“This affects many women, and we should do something about it”
Catherine O’Connor is 37 years old and lives in Kent in the United Kingdom with her seven year old daughter. She has been diagnosed with coronary microvascular dysfunction, non-sustained ventricular tachycardia and fears that her diagnosis will soon change into heart failure.
At age 14, which is extremely young, she uncovered extremely high blood pressure at school, a year later her heart was skipping beats and at age 19, she was experiencing chest pain for the first time. “My general practitioner mentioned it was impossible to have heart disease at my age, he said I was having stress and anxiety, I was referred to a psychologist ”.
After years of exercising, running marathons, the arrhythmias became really bad, and after experiencing chest pain, she called for an ambulance. The personnel told her she was having a panic attack, but agreed to take her to the hospital. She was told that her chest pain was of gastrological origin. After a couple of weeks she found out she was pregnant. “Throughout my pregnancy I experienced arrhythmias, swollen legs, chest pain and due to my breathlessness, I pushed for a C-section. At 37 weeks I gave birth to healthy daughter. However, since then I have never fully recovered”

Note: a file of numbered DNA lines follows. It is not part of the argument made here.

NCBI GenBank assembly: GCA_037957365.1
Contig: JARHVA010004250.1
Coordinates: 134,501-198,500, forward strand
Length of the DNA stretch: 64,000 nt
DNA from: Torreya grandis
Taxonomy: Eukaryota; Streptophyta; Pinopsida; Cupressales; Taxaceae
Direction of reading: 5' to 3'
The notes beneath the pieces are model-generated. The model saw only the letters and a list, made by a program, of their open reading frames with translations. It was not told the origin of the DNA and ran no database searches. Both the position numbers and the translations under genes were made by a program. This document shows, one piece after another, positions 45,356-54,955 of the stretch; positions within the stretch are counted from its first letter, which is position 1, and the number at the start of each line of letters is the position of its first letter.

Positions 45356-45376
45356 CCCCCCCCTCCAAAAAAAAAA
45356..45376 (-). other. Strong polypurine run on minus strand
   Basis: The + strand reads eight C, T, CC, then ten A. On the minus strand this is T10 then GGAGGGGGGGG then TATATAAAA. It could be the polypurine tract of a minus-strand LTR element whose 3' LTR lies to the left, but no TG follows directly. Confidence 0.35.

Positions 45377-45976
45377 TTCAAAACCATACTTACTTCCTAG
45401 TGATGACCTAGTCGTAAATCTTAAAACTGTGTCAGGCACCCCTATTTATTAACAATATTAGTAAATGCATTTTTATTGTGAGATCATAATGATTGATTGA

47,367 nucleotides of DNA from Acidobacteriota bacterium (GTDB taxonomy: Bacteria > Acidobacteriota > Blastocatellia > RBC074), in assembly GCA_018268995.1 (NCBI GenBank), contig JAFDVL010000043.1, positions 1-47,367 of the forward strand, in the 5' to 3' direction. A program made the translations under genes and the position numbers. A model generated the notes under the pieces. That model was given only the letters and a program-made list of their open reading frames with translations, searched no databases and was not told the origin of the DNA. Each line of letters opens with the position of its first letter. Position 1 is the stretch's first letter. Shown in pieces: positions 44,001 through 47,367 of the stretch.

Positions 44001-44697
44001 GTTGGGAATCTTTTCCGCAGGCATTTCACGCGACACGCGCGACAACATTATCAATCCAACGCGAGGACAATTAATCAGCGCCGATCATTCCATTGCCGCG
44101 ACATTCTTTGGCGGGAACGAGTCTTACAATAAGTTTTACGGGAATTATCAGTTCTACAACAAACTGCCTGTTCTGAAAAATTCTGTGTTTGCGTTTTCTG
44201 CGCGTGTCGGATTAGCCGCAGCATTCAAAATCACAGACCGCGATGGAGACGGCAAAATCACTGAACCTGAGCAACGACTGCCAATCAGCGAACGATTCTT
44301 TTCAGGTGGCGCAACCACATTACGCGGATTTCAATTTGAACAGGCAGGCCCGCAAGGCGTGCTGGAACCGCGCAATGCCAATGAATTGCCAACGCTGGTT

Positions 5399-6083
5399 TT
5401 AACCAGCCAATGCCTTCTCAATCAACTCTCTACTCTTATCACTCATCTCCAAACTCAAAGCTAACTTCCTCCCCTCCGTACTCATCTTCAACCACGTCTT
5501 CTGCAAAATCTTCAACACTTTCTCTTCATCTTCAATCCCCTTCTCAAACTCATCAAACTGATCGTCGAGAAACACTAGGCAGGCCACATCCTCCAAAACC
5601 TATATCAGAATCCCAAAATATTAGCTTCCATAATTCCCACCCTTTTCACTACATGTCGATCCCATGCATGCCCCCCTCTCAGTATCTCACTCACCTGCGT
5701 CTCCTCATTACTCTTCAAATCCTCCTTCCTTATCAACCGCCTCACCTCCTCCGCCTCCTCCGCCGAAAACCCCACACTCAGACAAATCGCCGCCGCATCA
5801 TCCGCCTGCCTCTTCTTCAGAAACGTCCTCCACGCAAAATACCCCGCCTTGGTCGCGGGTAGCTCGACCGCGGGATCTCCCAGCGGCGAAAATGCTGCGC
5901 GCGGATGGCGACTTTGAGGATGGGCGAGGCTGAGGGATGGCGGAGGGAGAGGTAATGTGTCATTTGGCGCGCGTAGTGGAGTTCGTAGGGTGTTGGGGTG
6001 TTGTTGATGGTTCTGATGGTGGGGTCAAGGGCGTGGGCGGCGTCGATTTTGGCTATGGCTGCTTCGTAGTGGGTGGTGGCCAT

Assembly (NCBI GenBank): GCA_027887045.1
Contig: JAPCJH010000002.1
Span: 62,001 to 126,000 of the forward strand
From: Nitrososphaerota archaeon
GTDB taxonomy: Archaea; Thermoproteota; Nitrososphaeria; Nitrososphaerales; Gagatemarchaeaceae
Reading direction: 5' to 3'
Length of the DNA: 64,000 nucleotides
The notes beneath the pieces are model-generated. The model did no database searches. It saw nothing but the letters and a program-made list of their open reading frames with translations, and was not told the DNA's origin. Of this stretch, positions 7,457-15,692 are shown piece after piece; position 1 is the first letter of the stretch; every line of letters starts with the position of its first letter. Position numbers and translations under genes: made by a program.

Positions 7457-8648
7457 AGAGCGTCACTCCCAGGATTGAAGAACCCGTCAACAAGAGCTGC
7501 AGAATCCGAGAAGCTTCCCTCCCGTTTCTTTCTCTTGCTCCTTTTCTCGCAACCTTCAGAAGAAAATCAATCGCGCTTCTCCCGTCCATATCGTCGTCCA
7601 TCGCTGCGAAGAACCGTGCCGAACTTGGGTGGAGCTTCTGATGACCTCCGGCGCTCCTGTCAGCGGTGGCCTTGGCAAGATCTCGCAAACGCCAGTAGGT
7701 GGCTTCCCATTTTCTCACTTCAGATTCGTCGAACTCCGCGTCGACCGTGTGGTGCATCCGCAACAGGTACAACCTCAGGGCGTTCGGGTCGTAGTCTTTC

Since then Catherine felt her breathlessness did not go away, and the color of her face changed. She found a cardiologist who found an explanation for her signs and symptoms. Professor Peter Collins, specialized in women’s heart disease diagnosed her with coronary microvascular dysfunction. At last, Catherine found a reason for all her complaints.
More female cardiologists
For her personally, she is relieved that she found the origin of the disease, but is upset as the medical community doesn’t have a good cure for this disease that mainly affects women. “I think that finding out the mechanism of this coronary microvascular disease is crucial, this affects many women, and we should do something about it. I think it would also help if there were more female cardiologists who would study this disease clinically”.
Catherine provides an example of how challenging the diagnosis of coronary microvascular disease is, and how little we know of this disease in the small vessels of the heart.